OPINION: Catholic church an easy target, but compassion shows true priest
The Catholic church is an easy target.
A socially conservative agenda stands in broad opposition to mainstream thought in liberal western democracies.
The church's stance on homosexuality, contraception, abortion, transgender issues, the ordination of women and euthanasia is no longer that of the majority.
Its history is full of examples of failing to live up to the high standards of Christian behavior. You cannot easily sweep the Crusades, the Borgias or the Spanish Inquisition under the carpet.
In the 20th century questions about how the church rose to the challenge of fascism can be posed.
It was on the side of Franco in Spain and there are at the very least conflicting views about its relationship with a Nazi regime where a good portion of senior leadership claimed nominal Catholicism.
Then there is the issue of historic sexual abuse by its clergy and the systematic practice of covering these obscene crimes up and even perpetuating them by shifting offenders from one parish to another.
That the institution put the needs of its reputation above that of innocent children is now an acknowledged fact. If the church refuses to engage in a conversation about the effects of enforced celibacy on priests or the predilection of those who put themselves forward for the priesthood to offend it can no longer deny that grave and indefensible errors were made.
To purport to believe in one thing then to do the exact opposite is bad enough. To lie about the contradiction rubs salt in the wounds. The lying is a sin in itself. There were millions of victims.
The film Spotlight, a movie about the investigative journalism that began the long process of unravelling this deception, is coming toward the end of its run in New Zealand cinemas. A contender for the top award at Monday's Oscars, it's a smart and muted piece of filmmaking that has the virtue of knowing what story it is telling and doing so in a clear and compelling manner.
Spotlight isn't about the abuse itself nor even about the cover-up per se. It's a film about working reporters who come to realise that they too are implicated in the crime. By failing to grasp the implications of clear evidence sooner they played a part in perpetuating abuse.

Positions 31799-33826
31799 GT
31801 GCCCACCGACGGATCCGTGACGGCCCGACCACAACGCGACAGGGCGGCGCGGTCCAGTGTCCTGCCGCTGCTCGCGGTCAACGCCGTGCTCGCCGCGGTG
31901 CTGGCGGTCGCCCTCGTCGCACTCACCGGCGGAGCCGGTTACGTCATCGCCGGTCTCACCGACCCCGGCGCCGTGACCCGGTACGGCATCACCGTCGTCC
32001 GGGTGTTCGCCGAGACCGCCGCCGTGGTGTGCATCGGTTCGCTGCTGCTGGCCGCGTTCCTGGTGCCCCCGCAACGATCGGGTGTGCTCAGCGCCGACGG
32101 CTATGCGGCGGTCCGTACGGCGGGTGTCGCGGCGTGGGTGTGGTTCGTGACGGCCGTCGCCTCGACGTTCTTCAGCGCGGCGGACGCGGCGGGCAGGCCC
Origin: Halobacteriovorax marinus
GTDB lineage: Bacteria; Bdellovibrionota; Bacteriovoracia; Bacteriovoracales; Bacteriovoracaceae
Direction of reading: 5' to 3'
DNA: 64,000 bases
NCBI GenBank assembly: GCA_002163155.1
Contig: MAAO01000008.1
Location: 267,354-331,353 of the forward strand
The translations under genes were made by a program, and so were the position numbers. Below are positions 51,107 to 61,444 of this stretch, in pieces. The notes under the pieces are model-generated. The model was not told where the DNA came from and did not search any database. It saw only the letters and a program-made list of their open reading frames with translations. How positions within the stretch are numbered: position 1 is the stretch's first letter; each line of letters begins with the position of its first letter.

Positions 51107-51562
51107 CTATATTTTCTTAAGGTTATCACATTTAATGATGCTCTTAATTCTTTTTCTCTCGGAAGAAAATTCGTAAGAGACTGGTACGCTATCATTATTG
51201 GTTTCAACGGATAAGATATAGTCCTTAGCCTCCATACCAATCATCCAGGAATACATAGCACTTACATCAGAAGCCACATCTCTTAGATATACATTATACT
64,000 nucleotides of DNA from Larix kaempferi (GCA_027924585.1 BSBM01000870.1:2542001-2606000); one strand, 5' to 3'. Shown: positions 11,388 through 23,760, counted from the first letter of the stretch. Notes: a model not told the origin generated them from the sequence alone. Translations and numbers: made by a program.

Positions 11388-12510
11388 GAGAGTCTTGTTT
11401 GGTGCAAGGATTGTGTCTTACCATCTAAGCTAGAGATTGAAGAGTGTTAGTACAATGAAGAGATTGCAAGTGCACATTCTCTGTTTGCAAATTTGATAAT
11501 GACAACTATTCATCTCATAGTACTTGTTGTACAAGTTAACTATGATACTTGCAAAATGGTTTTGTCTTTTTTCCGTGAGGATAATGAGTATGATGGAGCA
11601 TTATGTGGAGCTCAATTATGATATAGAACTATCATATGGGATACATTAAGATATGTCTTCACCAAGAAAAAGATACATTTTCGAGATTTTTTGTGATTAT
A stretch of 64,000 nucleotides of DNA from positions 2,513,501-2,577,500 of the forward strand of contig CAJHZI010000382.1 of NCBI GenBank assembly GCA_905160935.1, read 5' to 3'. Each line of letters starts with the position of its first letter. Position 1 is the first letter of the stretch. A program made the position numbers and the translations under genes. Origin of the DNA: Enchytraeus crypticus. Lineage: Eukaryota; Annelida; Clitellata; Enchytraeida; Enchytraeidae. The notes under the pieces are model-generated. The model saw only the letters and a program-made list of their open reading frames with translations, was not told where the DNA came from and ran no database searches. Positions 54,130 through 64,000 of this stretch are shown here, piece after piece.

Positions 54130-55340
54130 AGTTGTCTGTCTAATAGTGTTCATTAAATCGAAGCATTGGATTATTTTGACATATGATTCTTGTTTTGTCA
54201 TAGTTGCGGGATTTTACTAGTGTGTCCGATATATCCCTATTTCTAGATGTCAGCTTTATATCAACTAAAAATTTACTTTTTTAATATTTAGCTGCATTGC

Late last week I discussed Spotlight with a Catholic priest. The occasion was a melancholy one. My father-in-law lay breathing his last in a room at Waikato Hospital. Father Gerard Boyce is not only the hospital chaplain but my mother-in-law's local priest. He was there to support her and the family. I had been instructed to make conversation. It was not an onerous assignment. I had met Father Gerard before, briefly, after he had officiated at the finest funeral either of us are likely to attend.
Given the tragic circumstances it was a surprisingly convivial exchange.
Mindful of who I was and what I have written in the past about the church, Father Gerard mentioned at the outset that many of his parishioners as well as Catholics in the wider Waikato region hold me in very low regard. Fair enough. You cannot expect a civil response if you go out of your way to attack another person's beliefs, especially if you do so with sarcasm and a little venom.
For himself, Father Gerard had no problems turning the other cheek nor holding his own in any moral or religious debate. He knew more about the Boston case dramatised in Spotlight that I ever will and volunteered information about the Hamilton priest referenced at the end of the film, an unfortunate local expression of this pattern of offending.
When I introduced the topical subject of euthanasia we swiftly agreed to differ on positions but his perspective went vastly beyond the dogma of the institution he served. Here was a man certain of himself but one capable of seeing the bigger social and political picture.
The warm and comforting presence of this transparently selfless individual reminded me of a line from a movie. In the last instalment of The Godfather trilogy, Michael Corleone finds a measure of solace after confessing to a devout, guileless servant of the church, a man he calls a "true priest".
After a long and taxing day Father Gerard arose from his bed at 4am to be with my wife and her mother at the very end. This was not religion as a crutch, this was heartfelt compassion. The work of a true priest.